Hypertension and coronary artery disease: cause and effect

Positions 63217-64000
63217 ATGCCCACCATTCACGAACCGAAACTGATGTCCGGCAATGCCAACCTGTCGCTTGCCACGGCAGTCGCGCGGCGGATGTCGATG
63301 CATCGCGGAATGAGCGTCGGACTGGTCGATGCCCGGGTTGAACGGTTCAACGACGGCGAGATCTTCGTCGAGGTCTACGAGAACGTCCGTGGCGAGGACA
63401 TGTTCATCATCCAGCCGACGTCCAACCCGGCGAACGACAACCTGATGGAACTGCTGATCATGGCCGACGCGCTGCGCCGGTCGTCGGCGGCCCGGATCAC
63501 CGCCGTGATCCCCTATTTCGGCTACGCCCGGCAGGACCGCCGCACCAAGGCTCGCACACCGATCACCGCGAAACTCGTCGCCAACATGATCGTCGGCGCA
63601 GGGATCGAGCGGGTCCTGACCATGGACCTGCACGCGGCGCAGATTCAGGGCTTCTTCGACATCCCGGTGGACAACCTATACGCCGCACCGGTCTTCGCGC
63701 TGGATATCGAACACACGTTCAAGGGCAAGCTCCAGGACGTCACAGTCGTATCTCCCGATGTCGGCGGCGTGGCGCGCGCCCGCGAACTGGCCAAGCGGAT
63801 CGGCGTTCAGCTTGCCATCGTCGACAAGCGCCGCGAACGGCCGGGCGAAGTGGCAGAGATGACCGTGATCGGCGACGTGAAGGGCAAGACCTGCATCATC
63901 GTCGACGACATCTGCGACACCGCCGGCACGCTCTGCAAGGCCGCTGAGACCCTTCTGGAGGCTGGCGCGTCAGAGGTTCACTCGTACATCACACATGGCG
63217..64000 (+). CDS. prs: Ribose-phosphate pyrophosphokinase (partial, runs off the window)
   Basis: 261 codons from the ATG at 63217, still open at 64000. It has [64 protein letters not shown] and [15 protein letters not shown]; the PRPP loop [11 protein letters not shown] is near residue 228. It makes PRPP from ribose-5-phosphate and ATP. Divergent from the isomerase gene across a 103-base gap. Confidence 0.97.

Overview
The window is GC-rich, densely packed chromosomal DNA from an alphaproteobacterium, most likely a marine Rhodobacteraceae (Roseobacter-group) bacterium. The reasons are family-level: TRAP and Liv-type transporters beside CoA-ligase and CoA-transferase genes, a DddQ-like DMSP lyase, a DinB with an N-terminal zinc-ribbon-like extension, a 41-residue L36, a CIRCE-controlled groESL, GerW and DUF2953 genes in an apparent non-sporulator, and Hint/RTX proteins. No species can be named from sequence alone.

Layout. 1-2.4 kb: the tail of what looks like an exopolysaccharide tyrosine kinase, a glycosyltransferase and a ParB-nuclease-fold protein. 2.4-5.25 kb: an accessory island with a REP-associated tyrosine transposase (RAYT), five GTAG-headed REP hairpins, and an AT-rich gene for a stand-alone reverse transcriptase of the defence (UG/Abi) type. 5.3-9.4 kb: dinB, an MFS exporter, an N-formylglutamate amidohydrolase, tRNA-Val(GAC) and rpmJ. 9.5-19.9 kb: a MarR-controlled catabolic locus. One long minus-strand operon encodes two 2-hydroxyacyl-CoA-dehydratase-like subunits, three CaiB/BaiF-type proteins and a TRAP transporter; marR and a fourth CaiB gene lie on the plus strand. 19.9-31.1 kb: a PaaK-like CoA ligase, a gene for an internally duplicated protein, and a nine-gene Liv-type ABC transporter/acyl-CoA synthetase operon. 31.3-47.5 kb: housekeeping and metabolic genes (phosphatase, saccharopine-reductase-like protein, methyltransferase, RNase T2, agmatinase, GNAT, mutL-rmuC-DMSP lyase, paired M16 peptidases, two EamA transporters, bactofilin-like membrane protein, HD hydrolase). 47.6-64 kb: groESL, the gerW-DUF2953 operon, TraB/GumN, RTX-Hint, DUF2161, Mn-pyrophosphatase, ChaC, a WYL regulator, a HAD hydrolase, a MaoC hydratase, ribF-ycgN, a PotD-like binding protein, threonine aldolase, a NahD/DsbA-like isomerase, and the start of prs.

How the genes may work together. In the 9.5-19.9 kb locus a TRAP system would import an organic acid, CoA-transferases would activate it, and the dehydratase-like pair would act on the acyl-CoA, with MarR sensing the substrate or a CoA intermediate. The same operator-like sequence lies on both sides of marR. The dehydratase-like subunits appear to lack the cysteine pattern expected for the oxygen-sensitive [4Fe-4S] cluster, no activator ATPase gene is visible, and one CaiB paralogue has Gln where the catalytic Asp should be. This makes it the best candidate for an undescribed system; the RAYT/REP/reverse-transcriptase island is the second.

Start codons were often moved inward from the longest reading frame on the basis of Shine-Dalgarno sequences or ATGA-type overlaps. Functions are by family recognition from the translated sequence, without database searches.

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Nature of relationship between hypertension and coronary artery disease:Epidemiological data indicate a strong and consistent link between hypertension and coronary artery disease. This does not mean that hypertension is the cause of coronary artery disease. Less than a quarter of the risk of developing coronary artery disease can be attributed to raised blood pressure. Furthermore, in individuals, hypertension is only weakly predictive and hence blood pressure cannot be relied upon to identify those with a particularly high risk.Effect of a reduction in blood pressure on coronary artery disease:The results of outcome trials, largely in men with mild to moderate uncomplicated hypertension, demonstrate that a modest short-term reduction in blood pressure confers a reduction in coronary artery disease events of about 16%, against the expectation from observational studies of about 22.5%. Explanations for the apparent shortfall include the putative theory that metabolic effects of the drugs used in the trials (mainly thiazides and β-blockers) offset the beneficial effect of the blood pressure reduction. However, from consideration of epidemiological findings, it is clear that a large proportion (over 75%) of events in hypertensive patients is unlikely to be preventable by managing the elevated blood pressure alone.Treatment considerations:Since arterial pressure interacts in a more than additive manner with coincident coronary risk factors, treatment should be initiated on the basis of overall risk and directed by predictors of myocardial infarction. In addition to a sustained level of blood pressure, these predictors include established coronary artery disease, older age and cigarette smoking.Beyond blood pressure reduction:Whether metabolically neutral antihypertensive drugs can reduce the shortfall between expected and observed benefit remains uncertain. However, some newer agents (angiotensin converting enzyme inhibitors and calcium antagonists) appear to have an effect on vascular structure and function that is independent of blood pressure reduction. If these advantages are confirmed in clinical trials, these drugs offer the prospect of a much greater impact on coronary artery disease than currently obtained.

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